A little bookish (or library and new books) goodness today. I've got a wonderful selection of library books on hand at the moment. I thought I'd share a few highlights (meaning I actually have a few more but am too lazy to show all of them). I'm nearly finished reading The Song of Achilles, so will soon be able to choose a new library book from the pile.
Delicacy by David Foenkinos has been nominated for all five French literary prizes according to the author blurb on the back of the book. Booklist calls it a "mostly frothy dish of romance, lost love, new hope, and typically Gallic sensibilities". It sounds like fun.
I really liked Simon Mawer's The Glass Room, so I'm very curious about his newest novel, Trapeze. It's once again a WWII story about a woman with an English father and French mother who agrees to enter Occupied France and connect up with the Resistance. The more she learns about the operation, however, the more she realizes that her superiors have an entirely different agenda than the one she signed up for.
I thoroughly enjoyed Michelle Cooper's The Brief History of Montmaray (once I started reading again I couldn't put the book down until I finished and then immediately requested the sequel), so I've already managed to get The FitzOsbornes in Exile. Hmm. Since it is technically a fictional diary, I could just sneak it right into my reading pile without finishing something else first, right?
A Simple Murder by Eleanor Kuhns is a historical mystery set in the Shaker community just after the Revolutionary War. It won the Minotaur/Mystery Writers of America's 2011 First Crime Novel Competition.
I'm thinking that The Uninvited Guests by Sadie Jones is most likely the book I'll reach for first as it has a long line of readers waiting for it. It is a "frightening yet delicious drama of dark surprises--where social codes are uprooted and desire daringly trumps propriety--and all is alight with Edwardian with and opulence." It sounds right up my alley.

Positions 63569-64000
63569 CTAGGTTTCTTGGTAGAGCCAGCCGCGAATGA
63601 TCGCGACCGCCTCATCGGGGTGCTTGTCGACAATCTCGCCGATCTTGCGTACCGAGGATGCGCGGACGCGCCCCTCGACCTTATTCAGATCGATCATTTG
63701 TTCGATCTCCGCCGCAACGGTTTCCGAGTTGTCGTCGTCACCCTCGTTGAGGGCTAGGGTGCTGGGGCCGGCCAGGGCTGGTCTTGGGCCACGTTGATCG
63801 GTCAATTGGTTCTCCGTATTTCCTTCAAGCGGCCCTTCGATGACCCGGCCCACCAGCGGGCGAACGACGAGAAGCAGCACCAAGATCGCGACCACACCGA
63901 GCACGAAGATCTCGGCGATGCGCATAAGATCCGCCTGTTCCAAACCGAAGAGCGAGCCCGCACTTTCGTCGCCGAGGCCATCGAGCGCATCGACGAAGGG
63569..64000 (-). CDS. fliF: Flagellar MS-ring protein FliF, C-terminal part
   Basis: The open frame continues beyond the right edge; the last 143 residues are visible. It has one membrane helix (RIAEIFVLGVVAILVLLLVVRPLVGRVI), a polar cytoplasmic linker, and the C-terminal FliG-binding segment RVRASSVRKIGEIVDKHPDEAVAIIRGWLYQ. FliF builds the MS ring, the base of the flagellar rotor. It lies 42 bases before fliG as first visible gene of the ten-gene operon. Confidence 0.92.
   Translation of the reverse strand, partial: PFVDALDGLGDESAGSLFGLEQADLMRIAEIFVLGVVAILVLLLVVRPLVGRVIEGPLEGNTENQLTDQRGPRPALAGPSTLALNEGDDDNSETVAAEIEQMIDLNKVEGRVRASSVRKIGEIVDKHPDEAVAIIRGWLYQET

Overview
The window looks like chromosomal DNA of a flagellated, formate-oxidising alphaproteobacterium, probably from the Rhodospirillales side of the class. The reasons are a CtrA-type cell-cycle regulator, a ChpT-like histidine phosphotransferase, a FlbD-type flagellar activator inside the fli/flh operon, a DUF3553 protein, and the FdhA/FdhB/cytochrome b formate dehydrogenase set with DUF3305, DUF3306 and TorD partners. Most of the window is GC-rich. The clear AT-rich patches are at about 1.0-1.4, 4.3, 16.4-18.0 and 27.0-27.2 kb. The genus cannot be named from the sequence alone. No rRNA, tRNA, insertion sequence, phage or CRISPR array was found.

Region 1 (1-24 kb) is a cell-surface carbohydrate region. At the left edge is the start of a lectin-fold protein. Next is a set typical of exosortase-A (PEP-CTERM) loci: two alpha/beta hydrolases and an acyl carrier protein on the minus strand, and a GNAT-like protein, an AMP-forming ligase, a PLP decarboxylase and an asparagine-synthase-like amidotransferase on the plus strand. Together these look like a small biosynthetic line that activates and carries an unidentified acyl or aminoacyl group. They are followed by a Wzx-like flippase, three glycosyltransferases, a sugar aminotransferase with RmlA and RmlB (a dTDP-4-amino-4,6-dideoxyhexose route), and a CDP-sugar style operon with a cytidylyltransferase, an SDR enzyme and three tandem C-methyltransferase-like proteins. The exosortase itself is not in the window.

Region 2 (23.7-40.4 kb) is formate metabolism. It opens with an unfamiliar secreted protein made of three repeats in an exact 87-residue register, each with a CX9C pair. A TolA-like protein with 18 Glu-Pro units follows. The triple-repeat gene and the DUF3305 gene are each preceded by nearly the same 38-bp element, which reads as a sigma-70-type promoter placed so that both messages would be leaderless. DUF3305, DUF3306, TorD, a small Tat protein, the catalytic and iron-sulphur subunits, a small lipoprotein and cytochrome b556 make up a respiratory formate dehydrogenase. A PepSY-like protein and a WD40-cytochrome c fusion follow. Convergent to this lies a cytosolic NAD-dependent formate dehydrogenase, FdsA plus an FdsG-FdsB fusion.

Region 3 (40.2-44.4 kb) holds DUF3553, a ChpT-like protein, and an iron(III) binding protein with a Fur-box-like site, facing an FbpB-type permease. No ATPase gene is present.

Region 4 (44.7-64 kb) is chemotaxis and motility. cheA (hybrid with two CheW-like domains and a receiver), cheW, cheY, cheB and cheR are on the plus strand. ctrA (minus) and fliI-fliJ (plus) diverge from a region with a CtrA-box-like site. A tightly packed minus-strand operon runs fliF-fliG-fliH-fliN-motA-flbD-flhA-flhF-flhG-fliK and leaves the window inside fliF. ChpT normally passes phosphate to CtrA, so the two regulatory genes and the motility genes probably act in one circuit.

I have never read Peter Carey, and I feel like I should have. A number of his books appeal to me very much, as does this one, The Chemistry of Tears. The story includes "an automaton, a man and a woman who can never meet, two stories of love". It sounds sort of quirky, but quirky can be good sometimes.
I've been trying very, very hard not to order any books, though I've given in in a few instances. I also have a knack of finding books in the most unusual of places.
Stephen King is an author who I have not read for many years, but when I spotted The Gunslinger: The Dark Tower I at the supermarket (yes, I always look but rarely find anything worth buying) I had this strange desire all of a sudden to read one of his books. This isn't my normal reading fare, but it's good to read outside comfort zones sometimes. This is a story of a quest through parallel worlds and across time. It sounds very appealing to me at the moment.
I found A Farewell to Arms by Ernest Hemingway in a local museum bookstore marked down to half price. As I have never read it (and never had gotten around to buying it before) I snapped it up. This is his novel of an American ambulance driver who falls in love with an English nurse. It's been on my list of books to read, and now I conveniently have a copy of my own to pick up as soon as I am ready for it.
I had to take advantage of The Book Depository's recent 10% off sale and Harriet by Elizabeth Jenkins was at the top of my wishlist. I loved The Tortoise and the Hare when I read it, but this story sounds quite different. It's actually based on a true crime case. Another right up my alley book.
I have Darlene to thank for the heads up on Virginia Nicholson's Millions Like Us. Once again, I had read Nicholson before--thought Singled Out was excellent--so am hoping this will be equally as good. It's a nice, thick book which makes use of diaries, memoirs, autobiographies and interviews. It sounds like it follows a similar format to Singled Out, which I thought was very successfully done. I love social history!
And Ann Bridge's Illyrian Spring has finally been reissued by Daunt Books in a very attractive edition (complete with French flaps). I'm always happy when difficult books to find are published by small presses. Illyrian Spring had been published by Virago Modern Classics, but copies are rare and well out of my budget. Not this new edition happily. I've started taking my Nook to the gym for when I use the elliptical exercise machine (I can hold on yet prop my Nook on the shelf and easily read--I always had the fear I'd tumble off otherwise), so I've started the second Julia Probyn suspense novel, The Portuguese Escape. I enjoyed Julia's first escapade, and am looking forward to spending time in beautiful Lisbon this time out.